• Stuart Sullivan

It's only snoring. Right?


Is snoring a common problem? Is it harmful?

Snoring occurs when there is a partial obstruction to the upper airway, causing the soft tissue at the back of the throat to flap and vibrate as we breathe. Snoring can be a symptom of a disorder called Obstructive Sleep Apnea (OSA), especially if it is accompanied by severe daytime sleepiness.

OSA is when recurrent pauses in breathing prevent air flowing normally into or out of a sleeping persons airways. These pauses can reduce blood oxygen levels, strain the heart, increase the risk of cardiovascular disease, stroke and cause hypertension (high blood pressure).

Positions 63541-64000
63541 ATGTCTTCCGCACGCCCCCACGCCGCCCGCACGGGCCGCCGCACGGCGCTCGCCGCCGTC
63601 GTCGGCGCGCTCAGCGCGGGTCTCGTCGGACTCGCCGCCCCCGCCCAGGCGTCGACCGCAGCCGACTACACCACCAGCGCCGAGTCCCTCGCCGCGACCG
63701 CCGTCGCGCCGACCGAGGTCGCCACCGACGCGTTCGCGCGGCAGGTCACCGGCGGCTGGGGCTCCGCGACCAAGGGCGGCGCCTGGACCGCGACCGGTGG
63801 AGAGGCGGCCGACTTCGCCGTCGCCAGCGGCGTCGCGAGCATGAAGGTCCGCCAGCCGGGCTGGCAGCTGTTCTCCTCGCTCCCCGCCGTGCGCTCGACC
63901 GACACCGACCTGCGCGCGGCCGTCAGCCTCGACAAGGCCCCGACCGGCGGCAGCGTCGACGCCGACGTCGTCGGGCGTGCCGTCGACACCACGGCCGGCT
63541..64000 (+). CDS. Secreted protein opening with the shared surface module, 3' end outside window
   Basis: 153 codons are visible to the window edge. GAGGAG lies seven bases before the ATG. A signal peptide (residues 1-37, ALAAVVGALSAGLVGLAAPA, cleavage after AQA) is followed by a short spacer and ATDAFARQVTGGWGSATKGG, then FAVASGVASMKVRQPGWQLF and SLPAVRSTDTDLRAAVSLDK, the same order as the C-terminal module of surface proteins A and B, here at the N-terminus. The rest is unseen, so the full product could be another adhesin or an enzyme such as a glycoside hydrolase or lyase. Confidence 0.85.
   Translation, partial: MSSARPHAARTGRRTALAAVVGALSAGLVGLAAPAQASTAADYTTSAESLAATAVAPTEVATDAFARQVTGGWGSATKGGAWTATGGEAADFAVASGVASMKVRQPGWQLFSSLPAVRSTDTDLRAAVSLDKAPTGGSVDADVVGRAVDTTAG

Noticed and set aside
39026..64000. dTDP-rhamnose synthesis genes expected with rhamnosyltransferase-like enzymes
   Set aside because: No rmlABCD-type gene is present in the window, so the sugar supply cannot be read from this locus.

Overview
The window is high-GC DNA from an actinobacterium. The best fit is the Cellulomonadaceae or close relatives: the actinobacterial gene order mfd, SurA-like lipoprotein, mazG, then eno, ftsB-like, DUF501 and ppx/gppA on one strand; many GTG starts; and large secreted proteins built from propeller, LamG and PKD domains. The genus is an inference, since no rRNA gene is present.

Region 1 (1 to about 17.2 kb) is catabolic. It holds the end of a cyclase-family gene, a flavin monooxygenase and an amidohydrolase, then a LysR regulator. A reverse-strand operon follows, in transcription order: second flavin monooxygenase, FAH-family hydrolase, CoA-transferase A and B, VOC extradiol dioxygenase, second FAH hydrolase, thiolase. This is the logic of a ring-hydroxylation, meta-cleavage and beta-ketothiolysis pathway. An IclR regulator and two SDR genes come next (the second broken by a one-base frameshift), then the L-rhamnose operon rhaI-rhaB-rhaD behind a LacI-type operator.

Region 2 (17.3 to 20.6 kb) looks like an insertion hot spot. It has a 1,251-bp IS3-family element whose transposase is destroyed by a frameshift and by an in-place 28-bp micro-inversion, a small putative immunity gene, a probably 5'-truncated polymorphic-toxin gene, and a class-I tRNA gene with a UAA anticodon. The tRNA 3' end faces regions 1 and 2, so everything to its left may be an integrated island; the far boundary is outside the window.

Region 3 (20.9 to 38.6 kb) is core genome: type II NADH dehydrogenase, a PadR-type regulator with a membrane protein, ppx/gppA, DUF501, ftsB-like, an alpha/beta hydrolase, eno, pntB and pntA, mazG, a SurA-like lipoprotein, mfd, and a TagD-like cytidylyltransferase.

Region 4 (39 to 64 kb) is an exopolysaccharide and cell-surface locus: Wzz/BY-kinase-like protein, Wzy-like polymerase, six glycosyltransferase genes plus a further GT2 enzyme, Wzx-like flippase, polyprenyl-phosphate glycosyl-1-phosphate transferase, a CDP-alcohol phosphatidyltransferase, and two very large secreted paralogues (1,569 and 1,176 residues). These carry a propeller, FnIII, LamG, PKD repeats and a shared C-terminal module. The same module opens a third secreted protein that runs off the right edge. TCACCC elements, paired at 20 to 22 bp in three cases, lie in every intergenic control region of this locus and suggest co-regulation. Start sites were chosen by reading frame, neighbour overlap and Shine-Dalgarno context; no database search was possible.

The associated sleep disruption from snoring can cause daytime sleepiness, reduced ability to concentrate and focus, mood disturbances and increased risk of motor vehicle accidents.

Snoring is a common problem and has been for some time. It is sometimes seen as a laughing mater, however realisation to the seriousness of snoring has been helped with increased public awareness over recent years. Medical practitioners also now have more comprehensive services available to them, to investigate sleep disorders and strive for better health in their patients.

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